Today was an emotional day.  I knew what I was getting into with a visit to the District Six Museum early this afternoon.  I had been there before, during my first visit to Cape Town nearly four years ago. It was heart wrenching then, as well as now.  The Museum tells the story of the 1966 destruction of this vibrant community of Cape Town by the apartheid government.  It’s a story that contains the multiple stories of each sub community, each family and each individual — their histories, cultures, hopes, and dreams,  all of which intertwined with one another — and  these lives and dreams destroyed. While browsing the small bookstore , the small sparse man with the warm open face behind the counter pointed to a book on the shelf, “Noor’s Story: My life in District Six,” by Noor Ebrahim.  He was Noor!  There was a small essay of his on display in one of the exhibits which became part of his book.  He told me that when well-known people come to the Museum he is often their guide; he pointed to photos of him with Al Gore, Queen Beatrice of the The Netherlands, the King and Queen of Sweden, among others, in his book.  He then showed me a separate photo of him with Michelle Obama.  He was so proud yet said, “They are all very nice people, just regular people like you and me.” Of course I bought his book which he insisted on signing.

Then it was off to JL Zwane, where I was invited to help facilitate a short conversation with two youth groups on issues of HIV/AIDS  There was then to be  a candlelight vigil in memory of all those we have loved and lost to the disease.  Nonkukuleko is the Health and Wellness educator/facilitator for JL Zwane and invited me to co-facilitate with her.  I have met her before but only recently got to spend time with Nonkukuleko last week during Food Parcel Day sponsored by Open Arms.  She was awesome in helping to organize folks and make sure that the process was moving as smoothly as possible — all with a tremendous amount of compassion and energy.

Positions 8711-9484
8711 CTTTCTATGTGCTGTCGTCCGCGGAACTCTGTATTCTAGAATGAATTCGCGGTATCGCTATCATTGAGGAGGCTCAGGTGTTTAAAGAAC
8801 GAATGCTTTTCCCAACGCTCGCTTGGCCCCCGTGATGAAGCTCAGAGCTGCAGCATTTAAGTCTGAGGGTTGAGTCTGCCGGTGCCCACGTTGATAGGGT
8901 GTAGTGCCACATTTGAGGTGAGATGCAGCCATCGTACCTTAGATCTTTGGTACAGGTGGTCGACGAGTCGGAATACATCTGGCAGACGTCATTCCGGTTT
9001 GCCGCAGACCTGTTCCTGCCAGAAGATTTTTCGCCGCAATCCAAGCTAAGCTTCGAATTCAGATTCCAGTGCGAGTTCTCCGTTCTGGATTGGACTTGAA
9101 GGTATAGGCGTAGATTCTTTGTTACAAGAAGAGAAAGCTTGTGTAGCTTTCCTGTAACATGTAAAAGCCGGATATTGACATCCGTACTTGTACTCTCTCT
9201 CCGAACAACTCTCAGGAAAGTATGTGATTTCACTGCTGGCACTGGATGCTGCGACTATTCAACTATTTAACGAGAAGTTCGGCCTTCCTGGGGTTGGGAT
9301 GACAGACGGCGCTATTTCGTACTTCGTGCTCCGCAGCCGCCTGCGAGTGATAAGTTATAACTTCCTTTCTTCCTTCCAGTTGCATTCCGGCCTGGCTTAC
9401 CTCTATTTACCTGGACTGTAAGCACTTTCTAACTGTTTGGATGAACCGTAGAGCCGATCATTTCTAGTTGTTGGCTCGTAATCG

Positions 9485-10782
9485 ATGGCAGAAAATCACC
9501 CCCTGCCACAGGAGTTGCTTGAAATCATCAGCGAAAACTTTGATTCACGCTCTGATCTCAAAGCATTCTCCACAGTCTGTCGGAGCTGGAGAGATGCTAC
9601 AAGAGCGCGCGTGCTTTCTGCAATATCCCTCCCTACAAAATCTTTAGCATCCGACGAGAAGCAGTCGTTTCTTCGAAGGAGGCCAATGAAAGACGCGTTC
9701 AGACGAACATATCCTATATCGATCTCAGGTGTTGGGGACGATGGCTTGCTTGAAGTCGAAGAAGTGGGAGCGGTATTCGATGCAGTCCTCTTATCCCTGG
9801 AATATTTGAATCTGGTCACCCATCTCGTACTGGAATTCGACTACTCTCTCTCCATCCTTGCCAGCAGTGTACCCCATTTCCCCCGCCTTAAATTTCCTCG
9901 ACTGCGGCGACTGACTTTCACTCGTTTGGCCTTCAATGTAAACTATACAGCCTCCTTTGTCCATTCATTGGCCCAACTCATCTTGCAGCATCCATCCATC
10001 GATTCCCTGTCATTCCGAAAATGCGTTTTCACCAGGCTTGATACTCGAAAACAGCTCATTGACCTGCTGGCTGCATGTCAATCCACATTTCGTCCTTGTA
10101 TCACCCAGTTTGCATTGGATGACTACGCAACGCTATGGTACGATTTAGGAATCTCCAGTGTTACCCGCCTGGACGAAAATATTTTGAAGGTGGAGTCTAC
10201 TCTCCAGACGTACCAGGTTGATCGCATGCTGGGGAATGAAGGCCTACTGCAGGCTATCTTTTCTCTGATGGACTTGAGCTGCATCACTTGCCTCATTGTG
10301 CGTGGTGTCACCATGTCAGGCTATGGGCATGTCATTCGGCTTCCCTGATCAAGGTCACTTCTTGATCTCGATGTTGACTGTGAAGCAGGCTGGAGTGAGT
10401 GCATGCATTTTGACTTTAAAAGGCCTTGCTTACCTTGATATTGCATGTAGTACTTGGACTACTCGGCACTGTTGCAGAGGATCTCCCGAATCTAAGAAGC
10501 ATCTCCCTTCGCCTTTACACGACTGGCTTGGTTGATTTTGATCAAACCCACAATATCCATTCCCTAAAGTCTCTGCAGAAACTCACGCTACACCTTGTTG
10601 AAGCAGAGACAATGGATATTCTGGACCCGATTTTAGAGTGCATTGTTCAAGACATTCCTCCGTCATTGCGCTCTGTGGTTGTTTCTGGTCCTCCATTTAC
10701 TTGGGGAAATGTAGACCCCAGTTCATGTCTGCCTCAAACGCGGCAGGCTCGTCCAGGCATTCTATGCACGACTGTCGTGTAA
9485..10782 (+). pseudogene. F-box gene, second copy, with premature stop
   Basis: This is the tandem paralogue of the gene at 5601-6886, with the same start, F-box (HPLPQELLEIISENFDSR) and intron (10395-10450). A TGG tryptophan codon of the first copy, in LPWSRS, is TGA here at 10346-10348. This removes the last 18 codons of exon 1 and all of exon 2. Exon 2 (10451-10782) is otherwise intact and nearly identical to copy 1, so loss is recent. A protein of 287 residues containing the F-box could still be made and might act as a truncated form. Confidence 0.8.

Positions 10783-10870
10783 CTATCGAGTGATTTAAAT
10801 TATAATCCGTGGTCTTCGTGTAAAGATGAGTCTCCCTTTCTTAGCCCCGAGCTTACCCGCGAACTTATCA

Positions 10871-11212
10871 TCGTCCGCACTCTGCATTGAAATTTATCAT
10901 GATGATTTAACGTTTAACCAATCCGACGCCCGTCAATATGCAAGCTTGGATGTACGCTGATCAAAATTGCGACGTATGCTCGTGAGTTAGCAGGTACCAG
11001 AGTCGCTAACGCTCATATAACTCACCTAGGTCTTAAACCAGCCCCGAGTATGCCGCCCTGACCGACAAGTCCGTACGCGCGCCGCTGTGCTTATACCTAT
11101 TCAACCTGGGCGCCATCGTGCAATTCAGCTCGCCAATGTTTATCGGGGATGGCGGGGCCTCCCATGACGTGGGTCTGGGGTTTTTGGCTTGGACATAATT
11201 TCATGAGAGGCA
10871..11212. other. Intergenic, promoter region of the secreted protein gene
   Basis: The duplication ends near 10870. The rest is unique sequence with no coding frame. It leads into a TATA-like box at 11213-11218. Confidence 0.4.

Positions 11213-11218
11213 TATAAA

However, tonight when I arrived at the Zwane Centre, the  lead facilitators and youth/assistant pastors wanted to spend time “in reflection,” inviting participants to talk about their expectations for this week long camp with two different youth groups and what’s working and what’s not. (You know, dealing with group dynamics!)  So Nonkukuleko and I had to change our game plan…she told me that after this reflection time she would say a few words and then turn it over to me.  My role became being the bridge from the large group  (of 40 youth and young adults) discussion to the candlelight vigil, including lighting the first candle, in remembrance of those whom I have been close to who died of HIV/AIDS.  As I recited those names, I invited others to name their loved ones, invoking a Jewish saying, “May their memories be only for a blesssing.”   One by one each person then lighted their candle, as many sang in Xhosa. As several young people came forward, tears flowing, they whispered the names of  their mother AND their father, a brother, a sister, an aunt, a friend. Others prayed for those who are still alive yet are living with HIV and AIDS that they may have “many more years yet to live.”

No doubt, future reflection time will be much different. Bonds and relationships that were tentative and fragile now are bound up in shared tears and loss and vulnerable moments of meaning.  In just two hours, these young people taught me so much about love and courage in the face of profound loss.  HIV/AIDS is a daily, no, a moment by moment, reality all of them live with day in and day out.

After some singing and holding of hands in a big circle, our time together ended with big hugs and “I love you” all around. It was an emotional day.

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